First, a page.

Roma Women Win Justice at European Court of Human Rights

Today, the European Court of Human Rights found that Slovakia had violated the human rights of eight Roma women who had been denied information about their reproductive health.  

The women in the case, K.H. and Others v. Slovakia, were unable to get pregnant after delivering children via C-section.  Suspecting that they may have been sterilized without their consent during their hospital stays, the women and their legal representatives from the Centre for Civil and Human Rights sought access to their medical records on multiple occasions.  

But hospital staff either turned them away or told them that they would have to copy the voluminous files by hand since there was no justifiable reason to provide photocopies.  Attempts to find redress through the Slovak courts failed.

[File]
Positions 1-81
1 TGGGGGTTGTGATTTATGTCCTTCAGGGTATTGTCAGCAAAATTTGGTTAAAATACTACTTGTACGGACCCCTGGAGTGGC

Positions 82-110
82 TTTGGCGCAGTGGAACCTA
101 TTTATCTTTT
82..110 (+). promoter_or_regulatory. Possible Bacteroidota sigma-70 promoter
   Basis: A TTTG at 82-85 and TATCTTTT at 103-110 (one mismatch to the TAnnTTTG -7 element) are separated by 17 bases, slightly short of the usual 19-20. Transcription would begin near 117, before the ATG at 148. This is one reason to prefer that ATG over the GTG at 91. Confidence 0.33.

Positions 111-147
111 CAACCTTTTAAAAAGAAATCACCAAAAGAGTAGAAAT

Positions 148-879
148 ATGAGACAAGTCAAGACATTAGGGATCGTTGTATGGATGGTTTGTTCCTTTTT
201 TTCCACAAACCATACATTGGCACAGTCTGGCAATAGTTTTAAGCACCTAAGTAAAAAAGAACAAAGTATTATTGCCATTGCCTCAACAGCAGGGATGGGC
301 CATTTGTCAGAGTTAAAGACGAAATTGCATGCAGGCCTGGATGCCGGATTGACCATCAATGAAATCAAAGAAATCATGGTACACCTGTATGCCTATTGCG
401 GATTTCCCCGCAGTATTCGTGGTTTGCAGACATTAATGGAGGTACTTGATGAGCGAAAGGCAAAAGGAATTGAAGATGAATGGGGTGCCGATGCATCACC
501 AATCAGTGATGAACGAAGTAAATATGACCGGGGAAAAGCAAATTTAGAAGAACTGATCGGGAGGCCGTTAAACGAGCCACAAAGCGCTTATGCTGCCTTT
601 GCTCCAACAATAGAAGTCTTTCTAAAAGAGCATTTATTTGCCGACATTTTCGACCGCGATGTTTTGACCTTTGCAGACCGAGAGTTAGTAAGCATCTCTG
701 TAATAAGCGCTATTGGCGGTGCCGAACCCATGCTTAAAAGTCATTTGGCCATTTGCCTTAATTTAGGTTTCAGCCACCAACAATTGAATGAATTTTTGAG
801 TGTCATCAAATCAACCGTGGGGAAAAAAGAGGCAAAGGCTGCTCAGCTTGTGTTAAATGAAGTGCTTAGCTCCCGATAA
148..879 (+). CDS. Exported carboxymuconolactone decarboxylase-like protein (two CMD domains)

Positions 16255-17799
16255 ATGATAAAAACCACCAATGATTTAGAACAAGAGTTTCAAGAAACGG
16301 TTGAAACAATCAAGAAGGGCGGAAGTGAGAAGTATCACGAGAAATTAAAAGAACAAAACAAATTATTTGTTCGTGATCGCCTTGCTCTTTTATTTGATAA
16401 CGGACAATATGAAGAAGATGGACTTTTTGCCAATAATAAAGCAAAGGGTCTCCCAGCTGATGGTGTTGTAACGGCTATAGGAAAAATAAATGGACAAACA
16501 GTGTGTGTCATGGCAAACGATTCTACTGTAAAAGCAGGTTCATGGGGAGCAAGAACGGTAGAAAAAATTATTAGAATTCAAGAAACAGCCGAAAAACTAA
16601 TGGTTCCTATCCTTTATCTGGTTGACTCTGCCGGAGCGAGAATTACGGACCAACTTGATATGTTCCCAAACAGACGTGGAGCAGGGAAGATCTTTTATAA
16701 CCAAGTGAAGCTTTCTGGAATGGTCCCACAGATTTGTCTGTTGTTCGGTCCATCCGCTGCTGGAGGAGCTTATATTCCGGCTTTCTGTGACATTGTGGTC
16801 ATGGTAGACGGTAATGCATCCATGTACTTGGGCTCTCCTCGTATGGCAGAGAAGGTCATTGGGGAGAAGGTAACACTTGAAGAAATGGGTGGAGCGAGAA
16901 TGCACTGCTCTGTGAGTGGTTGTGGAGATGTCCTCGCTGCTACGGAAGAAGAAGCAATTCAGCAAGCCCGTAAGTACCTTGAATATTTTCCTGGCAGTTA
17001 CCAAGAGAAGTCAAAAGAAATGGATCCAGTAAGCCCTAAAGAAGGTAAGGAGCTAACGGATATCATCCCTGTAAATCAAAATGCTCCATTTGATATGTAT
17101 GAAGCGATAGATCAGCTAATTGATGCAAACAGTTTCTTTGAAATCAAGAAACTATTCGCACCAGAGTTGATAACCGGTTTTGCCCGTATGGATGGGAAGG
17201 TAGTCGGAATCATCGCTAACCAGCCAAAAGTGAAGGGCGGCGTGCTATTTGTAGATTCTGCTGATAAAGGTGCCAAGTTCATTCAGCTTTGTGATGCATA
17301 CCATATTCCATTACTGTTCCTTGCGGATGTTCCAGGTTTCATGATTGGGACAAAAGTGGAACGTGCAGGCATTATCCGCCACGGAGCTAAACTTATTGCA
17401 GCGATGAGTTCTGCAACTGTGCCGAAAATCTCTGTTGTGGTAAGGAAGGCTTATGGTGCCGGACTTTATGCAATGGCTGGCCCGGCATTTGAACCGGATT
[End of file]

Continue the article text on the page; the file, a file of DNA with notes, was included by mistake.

In its ruling, the European Court of Human Rights holds that the refusal to provide photocopies of medical records, violated the women’s right to private and family life.  The court also recognized that information about their reproductive health status was essential to the women’s moral and physical integrity, as well as to their ability to effectively seek redress before the courts.

In 2002 the Center for Reproductive Rights and the Centre for Civil and Human Rights released a fact-finding report, Body and Soul: Forced Sterilization and Other Assaults on Roma Reproductive Freedom that exposed the widespread coerced sterilization of Roma women in Slovakia.  K.H. and Others v. Slovakia arose out of this report, which documents how the women in the case and others have been denied access to their medical records.  

Read the decision from the European Court of Human Rights >
Read the press release from the European Court of Human Rights >